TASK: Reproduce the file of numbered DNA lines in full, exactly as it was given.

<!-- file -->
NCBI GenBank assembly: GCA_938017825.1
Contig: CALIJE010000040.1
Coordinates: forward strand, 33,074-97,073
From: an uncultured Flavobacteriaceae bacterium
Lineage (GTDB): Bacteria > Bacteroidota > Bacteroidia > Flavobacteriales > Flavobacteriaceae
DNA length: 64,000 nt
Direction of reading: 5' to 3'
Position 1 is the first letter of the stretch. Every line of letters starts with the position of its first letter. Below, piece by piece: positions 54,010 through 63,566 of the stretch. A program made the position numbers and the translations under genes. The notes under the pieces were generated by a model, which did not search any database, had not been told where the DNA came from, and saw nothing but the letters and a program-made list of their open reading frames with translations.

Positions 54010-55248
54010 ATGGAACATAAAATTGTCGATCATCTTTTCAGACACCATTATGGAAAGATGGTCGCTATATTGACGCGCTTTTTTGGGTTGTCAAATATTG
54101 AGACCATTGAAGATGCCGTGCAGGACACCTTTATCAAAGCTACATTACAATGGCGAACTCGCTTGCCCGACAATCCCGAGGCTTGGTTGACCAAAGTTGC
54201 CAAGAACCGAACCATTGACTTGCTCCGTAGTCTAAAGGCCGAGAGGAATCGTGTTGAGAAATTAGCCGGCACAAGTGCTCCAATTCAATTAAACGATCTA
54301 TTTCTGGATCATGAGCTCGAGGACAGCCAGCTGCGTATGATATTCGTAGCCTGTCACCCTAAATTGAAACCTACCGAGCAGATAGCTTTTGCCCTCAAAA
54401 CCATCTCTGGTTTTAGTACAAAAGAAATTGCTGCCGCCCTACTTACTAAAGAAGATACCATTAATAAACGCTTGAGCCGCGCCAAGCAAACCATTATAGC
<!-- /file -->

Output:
NCBI GenBank assembly: GCA_938017825.1
Contig: CALIJE010000040.1
Coordinates: forward strand, 33,074-97,073
From: an uncultured Flavobacteriaceae bacterium
Lineage (GTDB): Bacteria > Bacteroidota > Bacteroidia > Flavobacteriales > Flavobacteriaceae
DNA length: 64,000 nt
Direction of reading: 5' to 3'
Position 1 is the first letter of the stretch. Every line of letters starts with the position of its first letter. Below, piece by piece: positions 54,010 through 63,566 of the stretch. A program made the position numbers and the translations under genes. The notes under the pieces were generated by a model, which did not search any database, had not been told where the DNA came from, and saw nothing but the letters and a program-made list of their open reading frames with translations.

Positions 54010-55248
54010 ATGGAACATAAAATTGTCGATCATCTTTTCAGACACCATTATGGAAAGATGGTCGCTATATTGACGCGCTTTTTTGGGTTGTCAAATATTG
54101 AGACCATTGAAGATGCCGTGCAGGACACCTTTATCAAAGCTACATTACAATGGCGAACTCGCTTGCCCGACAATCCCGAGGCTTGGTTGACCAAAGTTGC
54201 CAAGAACCGAACCATTGACTTGCTCCGTAGTCTAAAGGCCGAGAGGAATCGTGTTGAGAAATTAGCCGGCACAAGTGCTCCAATTCAATTAAACGATCTA
54301 TTTCTGGATCATGAGCTCGAGGACAGCCAGCTGCGTATGATATTCGTAGCCTGTCACCCTAAATTGAAACCTACCGAGCAGATAGCTTTTGCCCTCAAAA
54401 CCATCTCTGGTTTTAGTACAAAAGAAATTGCTGCCGCCCTACTTACTAAAGAAGATACCATTAATAAACGCTTGAGCCGCGCCAAGCAAACCATTATAGC